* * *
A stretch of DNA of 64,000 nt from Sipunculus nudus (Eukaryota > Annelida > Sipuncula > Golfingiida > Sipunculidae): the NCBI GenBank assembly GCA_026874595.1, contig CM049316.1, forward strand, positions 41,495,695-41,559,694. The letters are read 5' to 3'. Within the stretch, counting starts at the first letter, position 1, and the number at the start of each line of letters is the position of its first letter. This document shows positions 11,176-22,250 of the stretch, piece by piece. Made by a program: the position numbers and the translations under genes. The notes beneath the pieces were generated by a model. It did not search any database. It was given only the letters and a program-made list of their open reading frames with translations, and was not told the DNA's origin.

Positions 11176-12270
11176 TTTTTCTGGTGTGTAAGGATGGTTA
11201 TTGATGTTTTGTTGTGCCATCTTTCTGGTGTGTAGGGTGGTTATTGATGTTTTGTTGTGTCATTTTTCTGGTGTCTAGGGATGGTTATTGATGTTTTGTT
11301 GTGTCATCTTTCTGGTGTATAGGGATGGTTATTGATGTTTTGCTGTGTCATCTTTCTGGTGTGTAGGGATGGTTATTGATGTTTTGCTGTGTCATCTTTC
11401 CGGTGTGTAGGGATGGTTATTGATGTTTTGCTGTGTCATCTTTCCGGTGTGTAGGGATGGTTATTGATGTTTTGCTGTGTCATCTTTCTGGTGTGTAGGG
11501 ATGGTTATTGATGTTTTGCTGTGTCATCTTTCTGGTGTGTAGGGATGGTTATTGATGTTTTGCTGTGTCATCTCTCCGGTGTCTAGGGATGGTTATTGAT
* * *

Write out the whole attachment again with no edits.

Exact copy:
A stretch of DNA of 64,000 nt from Sipunculus nudus (Eukaryota > Annelida > Sipuncula > Golfingiida > Sipunculidae): the NCBI GenBank assembly GCA_026874595.1, contig CM049316.1, forward strand, positions 41,495,695-41,559,694. The letters are read 5' to 3'. Within the stretch, counting starts at the first letter, position 1, and the number at the start of each line of letters is the position of its first letter. This document shows positions 11,176-22,250 of the stretch, piece by piece. Made by a program: the position numbers and the translations under genes. The notes beneath the pieces were generated by a model. It did not search any database. It was given only the letters and a program-made list of their open reading frames with translations, and was not told the DNA's origin.

Positions 11176-12270
11176 TTTTTCTGGTGTGTAAGGATGGTTA
11201 TTGATGTTTTGTTGTGCCATCTTTCTGGTGTGTAGGGTGGTTATTGATGTTTTGTTGTGTCATTTTTCTGGTGTCTAGGGATGGTTATTGATGTTTTGTT
11301 GTGTCATCTTTCTGGTGTATAGGGATGGTTATTGATGTTTTGCTGTGTCATCTTTCTGGTGTGTAGGGATGGTTATTGATGTTTTGCTGTGTCATCTTTC
11401 CGGTGTGTAGGGATGGTTATTGATGTTTTGCTGTGTCATCTTTCCGGTGTGTAGGGATGGTTATTGATGTTTTGCTGTGTCATCTTTCTGGTGTGTAGGG
11501 ATGGTTATTGATGTTTTGCTGTGTCATCTTTCTGGTGTGTAGGGATGGTTATTGATGTTTTGCTGTGTCATCTCTCCGGTGTCTAGGGATGGTTATTGAT